JD Sports today said it would scrap its interim dividend after the sportswear brand reported a sharp fall in profit and warned of the continued impact of lower footfall.
JD Sports posted revenue of £2.5bn in the 26 weeks to 1 August, down 6.5 per cent on the same period last year.
Pre-tax profit slumped by £96.7m to £61.9m over the period.
Net cash at the end of the period was £764.9m, up from £118.1m last year.
Basic earnings per share were 3.85p, compared to 9.67p.
Why it’s interesting
JD Sports’ update covers a broad period of turbulent trading, including pre-lockdown, store closures and reopening.
The fashion retailer hailed resilient trading during the crisis with more than 90 per cent of total revenue retained, which it said was due to the strength of the brand.
But JD acknowledged that increased costs relating to health and safety measures — as well as higher costs relating to its online service — had hit profit over the period.
The chain said almost all its outlets were closed by 23 March, while most were reopened by the end of June.
The budget sportswear brand said pent-up demand had driven a boost in sales as stores reopened but warned this trend was “generally short-lived” and that footfall remained much lower than usual.
JD withheld some rent payments across its global portfolio of stores. “We firmly believe that it cannot be equitable to pay full contractual rents when there is no realistic prospect of any income from a store,” the firm said.
The company also said the crisis had highlighted the importance of a strong online offering, and said it had invested £2m on additional equipment and fixtures.
It said its Kingsway distribution site in Rochdale now had capacity to deal with Black Friday sales level every day.
Shares in JD Sports were up more than eight per cent in early trading.
JD Sports warned of an uncertain outlook and the continued challenge of subdued footfall.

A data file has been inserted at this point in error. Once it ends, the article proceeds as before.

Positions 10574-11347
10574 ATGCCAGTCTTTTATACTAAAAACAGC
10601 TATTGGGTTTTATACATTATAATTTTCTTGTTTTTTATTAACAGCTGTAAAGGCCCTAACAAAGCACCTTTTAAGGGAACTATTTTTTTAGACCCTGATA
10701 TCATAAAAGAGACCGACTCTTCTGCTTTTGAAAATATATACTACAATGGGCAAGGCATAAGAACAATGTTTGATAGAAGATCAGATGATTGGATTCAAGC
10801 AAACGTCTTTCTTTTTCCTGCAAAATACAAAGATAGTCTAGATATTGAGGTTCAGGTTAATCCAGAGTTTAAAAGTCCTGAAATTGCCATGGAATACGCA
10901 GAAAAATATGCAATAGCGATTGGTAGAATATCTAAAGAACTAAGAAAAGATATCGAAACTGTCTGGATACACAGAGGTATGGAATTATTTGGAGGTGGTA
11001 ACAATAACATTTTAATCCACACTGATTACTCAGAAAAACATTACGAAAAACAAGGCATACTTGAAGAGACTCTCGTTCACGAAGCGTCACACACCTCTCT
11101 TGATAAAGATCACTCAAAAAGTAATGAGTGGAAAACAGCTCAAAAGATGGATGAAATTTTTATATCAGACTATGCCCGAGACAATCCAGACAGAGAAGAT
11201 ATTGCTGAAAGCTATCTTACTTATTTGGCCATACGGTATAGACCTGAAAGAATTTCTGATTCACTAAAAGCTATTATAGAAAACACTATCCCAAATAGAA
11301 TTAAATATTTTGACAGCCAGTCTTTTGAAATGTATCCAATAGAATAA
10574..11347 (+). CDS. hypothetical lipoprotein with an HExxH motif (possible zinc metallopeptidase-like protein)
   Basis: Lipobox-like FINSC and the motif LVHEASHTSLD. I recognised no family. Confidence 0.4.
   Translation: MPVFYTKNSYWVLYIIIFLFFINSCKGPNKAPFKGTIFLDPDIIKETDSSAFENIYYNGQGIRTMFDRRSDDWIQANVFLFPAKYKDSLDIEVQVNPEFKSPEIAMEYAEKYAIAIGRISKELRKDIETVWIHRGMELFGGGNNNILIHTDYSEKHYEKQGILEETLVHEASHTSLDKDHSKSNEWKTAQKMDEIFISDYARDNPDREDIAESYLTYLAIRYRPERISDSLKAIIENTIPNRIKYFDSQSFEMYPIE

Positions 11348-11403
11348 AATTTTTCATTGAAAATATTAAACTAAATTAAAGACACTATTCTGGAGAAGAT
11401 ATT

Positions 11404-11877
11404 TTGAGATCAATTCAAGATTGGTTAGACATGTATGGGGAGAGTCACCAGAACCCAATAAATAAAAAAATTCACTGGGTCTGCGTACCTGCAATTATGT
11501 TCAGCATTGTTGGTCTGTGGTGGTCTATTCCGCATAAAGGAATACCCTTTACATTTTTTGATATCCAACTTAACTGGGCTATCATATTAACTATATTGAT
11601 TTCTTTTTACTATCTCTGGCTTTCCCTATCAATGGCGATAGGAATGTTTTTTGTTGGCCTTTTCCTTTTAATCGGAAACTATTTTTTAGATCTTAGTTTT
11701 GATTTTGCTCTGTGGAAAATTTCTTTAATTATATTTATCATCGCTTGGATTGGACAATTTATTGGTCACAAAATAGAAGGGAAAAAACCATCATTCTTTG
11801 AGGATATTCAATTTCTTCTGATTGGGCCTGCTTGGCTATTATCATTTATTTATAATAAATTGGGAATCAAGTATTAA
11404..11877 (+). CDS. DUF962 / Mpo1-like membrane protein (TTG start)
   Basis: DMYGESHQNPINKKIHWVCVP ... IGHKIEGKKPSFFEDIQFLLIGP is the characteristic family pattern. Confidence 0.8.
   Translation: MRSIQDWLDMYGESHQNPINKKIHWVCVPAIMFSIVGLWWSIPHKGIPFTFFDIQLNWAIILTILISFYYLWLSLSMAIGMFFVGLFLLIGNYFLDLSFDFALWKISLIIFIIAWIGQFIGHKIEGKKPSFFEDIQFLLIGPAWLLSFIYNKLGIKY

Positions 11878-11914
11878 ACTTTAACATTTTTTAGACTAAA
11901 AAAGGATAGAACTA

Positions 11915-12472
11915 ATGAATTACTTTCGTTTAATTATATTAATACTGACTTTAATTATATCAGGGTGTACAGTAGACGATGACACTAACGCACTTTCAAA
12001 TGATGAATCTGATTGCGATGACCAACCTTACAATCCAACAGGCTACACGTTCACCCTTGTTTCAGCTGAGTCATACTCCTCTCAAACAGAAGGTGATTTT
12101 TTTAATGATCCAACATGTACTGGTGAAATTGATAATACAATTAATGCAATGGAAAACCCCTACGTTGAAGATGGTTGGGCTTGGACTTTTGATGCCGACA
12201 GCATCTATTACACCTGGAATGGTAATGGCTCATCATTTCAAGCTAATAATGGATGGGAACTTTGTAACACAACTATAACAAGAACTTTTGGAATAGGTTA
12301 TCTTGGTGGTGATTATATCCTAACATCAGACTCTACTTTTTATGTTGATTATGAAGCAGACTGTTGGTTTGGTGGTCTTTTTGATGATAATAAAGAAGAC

The company said it would scrap its interim dividend in a bid to bolster cash reserves, but reiterated its guidance for the full year.
Richard Hunter, head of markets at interactive investor, said the results were “something of a curate’s egg”.
“On the plus side, the majority of revenues were retained as consumers switched to buying online following the closure of the store estate,” he said.
“However, this came with significant additional costs, mostly linked to the fulfilment of these orders and the necessity for safety equipment and associated changes to working practices.
“The outcome has been that the group was not quite ready for the accelerated pace of change to online, and equally will now need to consider how much of this change in shopping habits is permanent.”
What JD Sports said
“We are generally encouraged by our performance since the stores re-opened and with our performance in the first few weeks of the second half,” said executive chairman Peter Cowgill.
“However, retail footfall remains comparatively weak and the recent strengthening of measures in many countries and the subsequent temporary closure of some stores reminds us that Covid-19 remains an ongoing challenge.
“Nonetheless, we remain absolutely confident in our strengths in consumer engagement, key brand relationships and globally consistent multichannel retail standards. These, combined with an agile operational infrastructure, provide us with a robust platform for further positive development.”